Champaign County, Illinois

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Champaign County is one of 102 counties in Illinois. It is home of several institutions of higher learning, including the largest school in the state, University of Illinois, Champaign-Urbana.[1] Recent estimates pin the county's population at 195,671.[2]

Website evaluation

Transparency Grade
Budget Y
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Meetings Y
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Elected Officials Y
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Administrative Officials Y
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Permits, zoning
Audits Y
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Contracts Y
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Lobbying N
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Public records Y
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Local taxes Y
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Transparency grading process

336px-Map of Illinois highlighting Champaign County.svg.png
Main Article: Evaluation of Illinois county websites

Last rated on March 3, 2013

The good

  • Meetings
    • Meeting calendar and agendas posted for county board meetings.[3]
    • Minutes are posted and archived to 2004.
    • Information on various county meetings is provided.[4]
  • Elected Officials
    • Contact information for county board members is posted.[5]
  • Administration
    • Administrative officials are listed in the directory.[6]
  • Budget
    • Current county budget is posted.[7]
    • Budgets are archived to 2006.
  • Audits
    • Most recent financial audit is posted.[8]
    • Audits are archived to 2004.[9]
  • Contracts
    • Current contracts are posted.[10]
    • Labor contracts are online.[11]
  • Permits and Zoning
    • Building permits and zoning information are available online.[12]
  • Taxes
    • Local tax information is listed on the Treasurer's page.[13]
  • Public Records

The bad


Main article: Lobbying in Champaign County, Illinois

Champaign County has spent at least $50,440.25 since 2004 on government sector lobbying.

Taxpayer-funded lobbying is the use of public funds by governments to influence other levels of government. Counties, for example, will pay lobbyists to influence the state or the federal government. This type of lobbying is often not disclosed to constituents. Counties hire lobbyists on a contractual basis, have lobbyists on staff, or join groups which promote or oppose legislation on their behalf. Lobbyists also help counties seeking specific projects or appropriations.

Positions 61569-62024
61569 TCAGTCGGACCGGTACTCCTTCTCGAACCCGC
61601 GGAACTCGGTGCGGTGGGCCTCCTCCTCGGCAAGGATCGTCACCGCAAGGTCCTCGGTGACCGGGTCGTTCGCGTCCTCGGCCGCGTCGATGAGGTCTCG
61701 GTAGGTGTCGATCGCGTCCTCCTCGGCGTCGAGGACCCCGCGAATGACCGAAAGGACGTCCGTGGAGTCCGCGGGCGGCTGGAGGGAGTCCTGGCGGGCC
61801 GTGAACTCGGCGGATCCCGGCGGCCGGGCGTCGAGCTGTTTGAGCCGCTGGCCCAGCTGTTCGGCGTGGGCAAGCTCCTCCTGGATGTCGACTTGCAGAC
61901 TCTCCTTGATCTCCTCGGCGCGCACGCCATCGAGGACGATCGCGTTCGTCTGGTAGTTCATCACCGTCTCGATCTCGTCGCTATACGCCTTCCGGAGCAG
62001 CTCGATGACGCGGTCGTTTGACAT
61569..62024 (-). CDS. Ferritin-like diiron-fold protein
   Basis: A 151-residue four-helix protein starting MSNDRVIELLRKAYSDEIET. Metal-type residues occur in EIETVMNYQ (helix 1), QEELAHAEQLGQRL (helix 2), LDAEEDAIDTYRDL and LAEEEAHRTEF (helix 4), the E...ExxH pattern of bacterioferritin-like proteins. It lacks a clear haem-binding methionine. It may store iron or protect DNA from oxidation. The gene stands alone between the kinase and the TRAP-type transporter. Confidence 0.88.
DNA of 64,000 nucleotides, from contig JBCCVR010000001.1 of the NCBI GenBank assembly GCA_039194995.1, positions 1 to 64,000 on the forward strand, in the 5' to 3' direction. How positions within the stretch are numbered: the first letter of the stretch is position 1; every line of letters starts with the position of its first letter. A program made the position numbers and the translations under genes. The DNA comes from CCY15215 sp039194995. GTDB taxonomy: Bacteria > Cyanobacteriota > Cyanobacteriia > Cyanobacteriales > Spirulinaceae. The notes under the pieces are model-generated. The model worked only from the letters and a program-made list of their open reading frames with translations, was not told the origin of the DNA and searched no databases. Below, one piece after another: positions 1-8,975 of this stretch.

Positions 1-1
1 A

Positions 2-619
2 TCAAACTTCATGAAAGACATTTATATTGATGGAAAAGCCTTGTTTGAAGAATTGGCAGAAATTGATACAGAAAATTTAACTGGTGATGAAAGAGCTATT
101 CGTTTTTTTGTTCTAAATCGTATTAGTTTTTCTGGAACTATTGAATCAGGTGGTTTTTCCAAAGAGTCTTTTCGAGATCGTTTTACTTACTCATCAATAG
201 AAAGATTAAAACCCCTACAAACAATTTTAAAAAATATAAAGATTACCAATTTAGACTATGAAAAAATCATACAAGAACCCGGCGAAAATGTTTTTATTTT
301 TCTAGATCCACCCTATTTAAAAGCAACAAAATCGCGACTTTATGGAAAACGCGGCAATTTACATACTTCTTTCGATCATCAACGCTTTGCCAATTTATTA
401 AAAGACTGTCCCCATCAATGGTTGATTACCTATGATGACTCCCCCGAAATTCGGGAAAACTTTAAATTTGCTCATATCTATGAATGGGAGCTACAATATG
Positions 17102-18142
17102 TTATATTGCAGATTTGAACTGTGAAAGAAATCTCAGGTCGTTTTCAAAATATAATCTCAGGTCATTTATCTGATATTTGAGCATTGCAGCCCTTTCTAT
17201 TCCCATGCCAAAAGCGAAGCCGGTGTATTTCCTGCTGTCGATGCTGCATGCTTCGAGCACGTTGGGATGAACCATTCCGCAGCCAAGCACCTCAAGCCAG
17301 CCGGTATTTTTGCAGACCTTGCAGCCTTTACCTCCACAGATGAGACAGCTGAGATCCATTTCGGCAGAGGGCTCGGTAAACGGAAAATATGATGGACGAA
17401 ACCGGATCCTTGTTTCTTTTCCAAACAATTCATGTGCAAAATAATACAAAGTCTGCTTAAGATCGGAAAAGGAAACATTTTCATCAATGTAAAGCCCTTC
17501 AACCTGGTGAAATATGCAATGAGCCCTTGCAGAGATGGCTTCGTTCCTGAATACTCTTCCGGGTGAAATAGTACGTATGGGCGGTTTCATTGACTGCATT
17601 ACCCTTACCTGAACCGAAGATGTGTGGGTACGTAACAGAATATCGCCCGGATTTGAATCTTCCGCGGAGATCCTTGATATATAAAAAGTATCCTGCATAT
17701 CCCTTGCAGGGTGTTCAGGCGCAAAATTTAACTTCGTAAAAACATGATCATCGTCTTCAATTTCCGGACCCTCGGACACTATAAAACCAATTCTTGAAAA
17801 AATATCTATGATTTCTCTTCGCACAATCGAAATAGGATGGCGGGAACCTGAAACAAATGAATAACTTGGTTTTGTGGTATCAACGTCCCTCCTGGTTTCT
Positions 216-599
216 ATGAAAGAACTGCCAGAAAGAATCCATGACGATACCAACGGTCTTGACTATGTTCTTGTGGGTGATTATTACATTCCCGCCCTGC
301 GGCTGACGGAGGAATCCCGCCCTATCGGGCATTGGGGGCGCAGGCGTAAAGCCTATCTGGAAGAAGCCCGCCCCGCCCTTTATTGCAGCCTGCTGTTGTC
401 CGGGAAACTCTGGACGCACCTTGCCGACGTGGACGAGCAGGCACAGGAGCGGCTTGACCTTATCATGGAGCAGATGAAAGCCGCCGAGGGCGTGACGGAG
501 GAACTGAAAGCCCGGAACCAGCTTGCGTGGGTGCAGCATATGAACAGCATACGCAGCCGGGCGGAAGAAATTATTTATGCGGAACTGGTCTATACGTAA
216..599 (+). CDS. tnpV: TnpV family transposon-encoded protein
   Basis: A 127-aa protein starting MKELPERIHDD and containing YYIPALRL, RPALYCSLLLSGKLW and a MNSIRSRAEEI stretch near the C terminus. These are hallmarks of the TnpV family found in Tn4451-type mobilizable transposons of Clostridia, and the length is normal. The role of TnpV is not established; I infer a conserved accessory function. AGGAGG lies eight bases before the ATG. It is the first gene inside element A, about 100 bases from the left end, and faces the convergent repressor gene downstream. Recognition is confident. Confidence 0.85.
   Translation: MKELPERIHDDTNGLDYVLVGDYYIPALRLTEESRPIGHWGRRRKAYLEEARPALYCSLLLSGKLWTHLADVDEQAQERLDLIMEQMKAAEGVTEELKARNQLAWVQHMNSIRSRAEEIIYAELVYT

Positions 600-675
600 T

Champaign County did not disclose any lobbying contracts. It belongs to 21 government sector lobbying associations, including the National Association of Counties.

For more on Champaign County lobbying, see the main article.

Lobbying since 2004
$ lobbying total $ Illinois $ federal government $ lobbying groups # lobbying contracts # lobbying groups
$50,440.25 - - $50,440.25 - 21


Champaign County salaries are salaries paid to elected officials and county employees. The website does not include the salaries of elected officials. The website does not list a total number of county employees.


Main article: _(Sunshine_Review)|Illinois Public Pensions

The Champaign County website does not list the pension plan levels offered to its staff or elected officials.

In November 2010 a group of Champaign municipal leaders went to Springfield to air grievances over funding local pensions for police and fire departments. The municipal leaders said they could not afford the pension plans and were being forced to consider diminishing those departments because they do not have the funds to pay for police and fire employees and pay into the pension plans.[15] In July 2008, the city of Champaign's unfunded pension liability for the municipal fire department was $17.3 million.[16] According to the Champaign News-Gazette, local governments pay four times more into pension plans than what they did 20 years ago.[17]

Illinois is facing a crisis with its publicly funded pensions. In 2010 state government was responsible for over $130 billion in pension payments, however they only had $46 billion set aside, which leaves an unfunded liability of about $85 billion.[18] Finding a way to fund that $85 billion will be the focus of the 2011 general assembly. The Pew Center for the States reported that as of 2008, Illinois is one of the worst states at contributing to its pension systems. State lawmakers will consider selling $4 billion of bonds to pay the state's annual payment on the five pension programs it runs.[19] In April, the state legislature created a two-tier system for all municipal and state employees—including teachers and state lawmakers—hired after Jan 1, 2011. Police and fire were included in an earlier draft but removed shortly before the vote. For the others, retirement was raised to 67.[20]

External links